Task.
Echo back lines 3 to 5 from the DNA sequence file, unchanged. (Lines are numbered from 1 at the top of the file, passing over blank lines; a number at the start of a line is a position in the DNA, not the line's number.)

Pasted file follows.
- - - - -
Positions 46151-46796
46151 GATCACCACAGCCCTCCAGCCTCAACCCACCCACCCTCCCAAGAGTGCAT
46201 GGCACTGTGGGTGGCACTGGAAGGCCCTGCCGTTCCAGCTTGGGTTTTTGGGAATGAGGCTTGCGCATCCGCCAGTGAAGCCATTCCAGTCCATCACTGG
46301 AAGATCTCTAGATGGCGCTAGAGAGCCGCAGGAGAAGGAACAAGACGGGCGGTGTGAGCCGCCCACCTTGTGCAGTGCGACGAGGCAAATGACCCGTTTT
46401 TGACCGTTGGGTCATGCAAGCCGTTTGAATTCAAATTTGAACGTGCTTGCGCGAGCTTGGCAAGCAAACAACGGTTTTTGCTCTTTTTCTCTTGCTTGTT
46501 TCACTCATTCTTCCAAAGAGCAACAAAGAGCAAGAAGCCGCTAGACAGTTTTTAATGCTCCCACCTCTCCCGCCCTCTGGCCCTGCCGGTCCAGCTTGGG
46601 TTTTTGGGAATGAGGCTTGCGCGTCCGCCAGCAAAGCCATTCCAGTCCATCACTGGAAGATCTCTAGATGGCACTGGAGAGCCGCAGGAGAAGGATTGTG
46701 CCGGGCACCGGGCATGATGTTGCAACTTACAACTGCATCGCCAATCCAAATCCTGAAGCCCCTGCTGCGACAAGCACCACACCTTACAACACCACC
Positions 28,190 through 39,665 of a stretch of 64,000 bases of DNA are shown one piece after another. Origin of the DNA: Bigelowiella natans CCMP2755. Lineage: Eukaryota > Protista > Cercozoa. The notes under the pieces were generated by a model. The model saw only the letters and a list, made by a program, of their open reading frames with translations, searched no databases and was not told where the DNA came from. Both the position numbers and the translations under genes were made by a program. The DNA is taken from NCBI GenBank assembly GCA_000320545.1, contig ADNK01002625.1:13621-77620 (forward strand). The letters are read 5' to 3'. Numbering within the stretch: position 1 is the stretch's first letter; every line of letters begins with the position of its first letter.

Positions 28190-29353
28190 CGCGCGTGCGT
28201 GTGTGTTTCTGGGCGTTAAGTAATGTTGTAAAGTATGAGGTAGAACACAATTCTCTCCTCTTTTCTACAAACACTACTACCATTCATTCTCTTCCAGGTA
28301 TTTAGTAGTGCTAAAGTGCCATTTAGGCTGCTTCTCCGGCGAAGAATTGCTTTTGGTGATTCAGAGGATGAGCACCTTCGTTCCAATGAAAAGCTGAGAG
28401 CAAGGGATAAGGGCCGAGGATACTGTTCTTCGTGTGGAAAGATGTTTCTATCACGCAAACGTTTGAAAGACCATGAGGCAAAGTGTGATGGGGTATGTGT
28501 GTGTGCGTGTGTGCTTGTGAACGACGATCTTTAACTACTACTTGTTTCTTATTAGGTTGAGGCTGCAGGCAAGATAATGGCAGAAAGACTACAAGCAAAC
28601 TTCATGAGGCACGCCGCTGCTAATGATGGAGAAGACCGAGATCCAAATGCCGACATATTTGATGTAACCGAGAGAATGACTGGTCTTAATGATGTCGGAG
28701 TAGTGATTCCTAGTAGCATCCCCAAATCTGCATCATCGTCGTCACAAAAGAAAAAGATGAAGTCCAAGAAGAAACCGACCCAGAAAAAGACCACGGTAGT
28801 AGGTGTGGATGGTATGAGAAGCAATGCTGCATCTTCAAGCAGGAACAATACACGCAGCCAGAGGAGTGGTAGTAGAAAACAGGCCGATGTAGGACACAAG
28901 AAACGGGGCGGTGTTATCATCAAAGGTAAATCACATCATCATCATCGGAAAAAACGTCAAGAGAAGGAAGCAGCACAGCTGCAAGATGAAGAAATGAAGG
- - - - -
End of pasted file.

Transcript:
46201 GGCACTGTGGGTGGCACTGGAAGGCCCTGCCGTTCCAGCTTGGGTTTTTGGGAATGAGGCTTGCGCATCCGCCAGTGAAGCCATTCCAGTCCATCACTGG
46301 AAGATCTCTAGATGGCGCTAGAGAGCCGCAGGAGAAGGAACAAGACGGGCGGTGTGAGCCGCCCACCTTGTGCAGTGCGACGAGGCAAATGACCCGTTTT
46401 TGACCGTTGGGTCATGCAAGCCGTTTGAATTCAAATTTGAACGTGCTTGCGCGAGCTTGGCAAGCAAACAACGGTTTTTGCTCTTTTTCTCTTGCTTGTT